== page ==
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Marco Benevento: A New Form of Fusion

By Published: March 3, 2008
AAJ: How'd you decide to work with those four guys—was it pretty natural, in that you knew once you decided to put out a solo record that Matt, Andrew and Reed would be your guys?

MB: In like 2004, Andy Hurwitz at Ropeadope Records put a two bus tour together—it was a ten day tour called the Ropeadope New Music Seminar. Every night was about four or five acts; there was a cellist that played and then Joe and I played, Charlie Hunter played with Bobby Previte, Sex Mob played and then Critters Buggin played. And we were all on two tour buses, so it was 16 of us and 8 on each bus. It was my first bus tour.

So, Chamberlain is the drummer in Critters Buggin, so that's where I got a chance to hang with him. A night [of the tour] got canceled, in Philly, and we were in New York. The buses stopped in New York and it was a Monday night and I said, "Dude, there are so many amazing musicians right here, stopped in New York, [who] don't have a gig." I called the Knitting Factory at noon that day and asked for a gig and they actually gave me the night. I didn't know if anyone was free, but I figured I'd call whoever and I know they'll wanna play cause you're on tour, you have the night off—most likely you're gonna want to play or hang out.

So Matt was in and Reed was in town because he was playing with someone else, which is sort of a weird coincidence. We just had an amazing night of improv and I have it [recorded]. One of the songs is on my website, on the "More" page.

That was the first night I had really played with Chamberlain and Reed and I remember just feeling like it was the easiest thing in the world. I'd never played with a drummer that was as comforting and easy to play with. It was effortless. I've always known in the back of my mind that I was gonna do something with [those two]. That was in 2004 and three years later we did the Live at Tonic record and a tour to promote the record, and I called Matt and Reed to do that tour.

AAJ: Was this record the natural progression from doing the "Live at Tonic" record? After doing that were you convinced it was time to go into the studio and cut a solo record?

MB: Yeah—totally. I actually wanted to do more with the Live at Tonic. We had about 8 or 9 tracks of stuff that we could edited, and I wanted to bring it home and put out sort of a different live record. But the multi-track tapes that I got from the person who taped it were totally blank.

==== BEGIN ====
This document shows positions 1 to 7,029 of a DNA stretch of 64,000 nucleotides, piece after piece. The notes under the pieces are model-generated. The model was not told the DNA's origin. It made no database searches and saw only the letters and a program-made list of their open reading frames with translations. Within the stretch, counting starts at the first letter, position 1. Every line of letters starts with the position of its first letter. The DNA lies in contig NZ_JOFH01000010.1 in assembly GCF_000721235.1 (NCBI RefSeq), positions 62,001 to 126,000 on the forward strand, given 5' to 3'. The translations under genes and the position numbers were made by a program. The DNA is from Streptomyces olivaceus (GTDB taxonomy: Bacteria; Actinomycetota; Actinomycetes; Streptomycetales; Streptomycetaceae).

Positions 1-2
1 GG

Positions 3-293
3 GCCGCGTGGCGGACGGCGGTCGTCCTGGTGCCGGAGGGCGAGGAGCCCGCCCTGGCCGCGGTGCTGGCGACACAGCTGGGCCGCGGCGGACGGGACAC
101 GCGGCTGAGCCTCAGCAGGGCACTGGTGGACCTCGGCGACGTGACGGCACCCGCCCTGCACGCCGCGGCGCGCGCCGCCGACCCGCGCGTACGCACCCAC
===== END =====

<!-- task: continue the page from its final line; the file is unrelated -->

I didn't plan on releasing Tonic at all—I do gigs in New York all the time that get taped that I have at my house and I never release them. But Andy wanted to release it and I said sure. It wasn't really exactly what I wanted but it's still great music and I figured I should put it out.

So then I thought, "OK now I can really go into a studio and do it over again." I realized that in the wake of Tonic I could release a studio record that even has some tunes from Tonic on it. "Record Book" is on disc one of Live at Tonic, but with Chamberlain on drums so it has a whole different feel to it. "Ruby" is called "The Arrival of Greatness" on Tonic.

AAJ: With regards to your songwriting, all your music seems to have a pop sensibility to it, but how much improvisation goes into the music, specifically on this new record?

MB: I would say there are sections [of songs] that lend themselves to improvisation. Certain songs follow a traditional jazz form of ABA tune—you play the head, solo, play the head and it's done. "Are You The Favorite Person of Anybody" is that. There are definitely more sections to improvise that are designated as improv sections than say a Duo record.

For me, I love improvising and I love making shit up. At Sullivan Hall [in New York City] this month, I've been throwing together bands and just making up music all night, which is really fun. But I also love having a song form and improvising within that form. As a musician, and music being sort of a meditation and a release for me, I'm looking forward to that moment where it's, "OK—improvise—GO!" That's the kind of stuff that makes me feel like I'm never going to get old.

In the Duo—we used to be 80% improv, 20% tunes. No we're 90% tunes, 10% improv. It was a natural switch and I love what I'm doing with Joe but I also love having this outlet to throw bands together and do this improvisational shit. Maybe as a drummer you can relate, but I love improvising—that's what got me into music.

This is definitely a jazz tradition and I studied at the institution. I still like to take lessons whenever I can. I mean—I studied. Some people who are in bands never studied or never got into the jazz world. That jazz world opens you up to this whole other way of being a musician. It's like I got screwed, in a good way, like "Oh no—now you know you like improvising."

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